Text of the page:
Unlike data privacy laws in other states, the Illinois Biometric Information Privacy Act (BIPA) provides aggrieved individuals with a private right of action. The law covers the collection, use, and retention of biometric identifiers such as retina scans, iris scans, fingerprints, and voiceprints, as well as any information based on an individual’s biometric identifier that can be used to identify that individual. BIPA requires companies to provide individuals with notice, and to obtain their written consent, before collecting their biometric data, and to disclose to them the lawful purpose for the collection of the data and the amount of time for which the data will be kept. Earlier this year, the Illinois Supreme Court held that actual harm does not have to be alleged in order to sue under BIPA. The Court explained that a plaintiff whose biometric data was collected in violation of BIPA is injured within the meaning of the statute and can bring an action for statutory damages. Rosenbach v. Six Flags Entertainment Corp., 2019 IL 123186 (Sup. Ct. Jan. 25, 2019).

Notably, within the past year, Pennsylvania data privacy law was shaped by case law, rather than legislation. In Dittman v. UPMC d/b/a University of Pittsburgh Med. Ctr., 196 A.3d 1036 (2018), the Supreme Court of Pennsylvania held that an employer has a common law duty to use reasonable care to safeguard its employees’ personal data stored on internet-accessible computers. As a result of this decision, negligence claims can be premised on allegations that a data breach resulted from a company failing to implement adequate cybersecurity measures to protect personal data.

These state-level approaches to data privacy likely encompass data collected and maintained by providers that falls outside the scope of HIPAA. Hospitals and other medical facilities may use facial recognition technology for security purposes. Biometric identifiers such as iris or retina scans and fingerprints may be used to grant certain employees access to restricted locations and information. Data used for research studies, even if anonymized or aggregated, may contain “biometric information” as defined by BIPA. Personal information obtained through employee wellness programs or from employees’ wearable devices may be protected under these digital privacy laws. Ambulances, patient transport vehicles, fleet vehicles, and medical devices may collect geolocation information that is retained and used by providers. All providers in Pennsylvania likely have personal data of their employees stored on internet-accessible computers which, under Dittman, they have a duty to use reasonable care to protect.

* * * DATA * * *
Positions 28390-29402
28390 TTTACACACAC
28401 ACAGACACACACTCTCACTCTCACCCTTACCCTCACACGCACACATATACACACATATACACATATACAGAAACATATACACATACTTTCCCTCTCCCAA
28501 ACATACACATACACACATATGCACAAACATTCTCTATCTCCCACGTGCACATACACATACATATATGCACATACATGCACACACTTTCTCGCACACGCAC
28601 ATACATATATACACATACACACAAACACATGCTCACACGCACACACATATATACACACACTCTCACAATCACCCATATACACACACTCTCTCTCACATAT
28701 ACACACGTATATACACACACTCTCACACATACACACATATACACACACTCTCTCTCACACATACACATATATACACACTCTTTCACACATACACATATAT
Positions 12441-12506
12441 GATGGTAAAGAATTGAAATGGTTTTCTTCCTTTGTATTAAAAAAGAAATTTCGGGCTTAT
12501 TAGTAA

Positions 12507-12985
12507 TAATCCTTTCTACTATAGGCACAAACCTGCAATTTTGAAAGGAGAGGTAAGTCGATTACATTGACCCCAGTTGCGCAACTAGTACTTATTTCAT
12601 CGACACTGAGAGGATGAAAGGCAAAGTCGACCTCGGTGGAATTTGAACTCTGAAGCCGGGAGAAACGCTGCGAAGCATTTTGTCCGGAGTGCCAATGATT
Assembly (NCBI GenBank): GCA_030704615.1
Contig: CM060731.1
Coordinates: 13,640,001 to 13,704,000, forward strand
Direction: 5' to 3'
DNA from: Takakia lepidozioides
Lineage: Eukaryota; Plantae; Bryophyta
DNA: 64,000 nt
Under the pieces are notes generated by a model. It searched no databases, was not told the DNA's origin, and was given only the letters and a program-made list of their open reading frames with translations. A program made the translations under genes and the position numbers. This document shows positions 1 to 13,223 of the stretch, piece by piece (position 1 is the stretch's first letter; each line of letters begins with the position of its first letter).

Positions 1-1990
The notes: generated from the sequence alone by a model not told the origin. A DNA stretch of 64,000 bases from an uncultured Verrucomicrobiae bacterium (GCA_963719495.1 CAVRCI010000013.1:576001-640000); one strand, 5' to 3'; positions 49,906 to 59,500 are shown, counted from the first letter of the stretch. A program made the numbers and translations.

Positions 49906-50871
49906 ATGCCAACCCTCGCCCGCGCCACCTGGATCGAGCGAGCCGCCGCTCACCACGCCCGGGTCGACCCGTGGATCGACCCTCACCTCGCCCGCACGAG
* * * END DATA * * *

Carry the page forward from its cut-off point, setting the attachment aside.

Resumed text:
A challenging feature of these approaches is that they mandate “reasonable” conduct by data controllers and processors but do not define the word “reasonable” or specify what qualifies as reasonable conduct. Clarity may come from regulations and judicial decisions. In the interim, by adopting data minimization policies and procedures—such as focusing on the personal data they collect, collecting only what is necessary, knowing where the personal data is stored, keeping the data only as long as it is needed, destroying the data in an effective manner, and documenting these efforts—providers can establish a basis to argue that they took reasonable steps to protect personal data and prevent data breaches.

 

Ron Hedges (r_hedges@live.com) is a former US Magistrate Judge in the District of New Jersey and is a writer, lecturer, and consultant on topics related to electronic information. He is a senior counsel with Dentons US LLP. Gail Gottehrer (ggottehrer@outlook.com) is the founder of the Law Office of Gail Gottehrer LLC.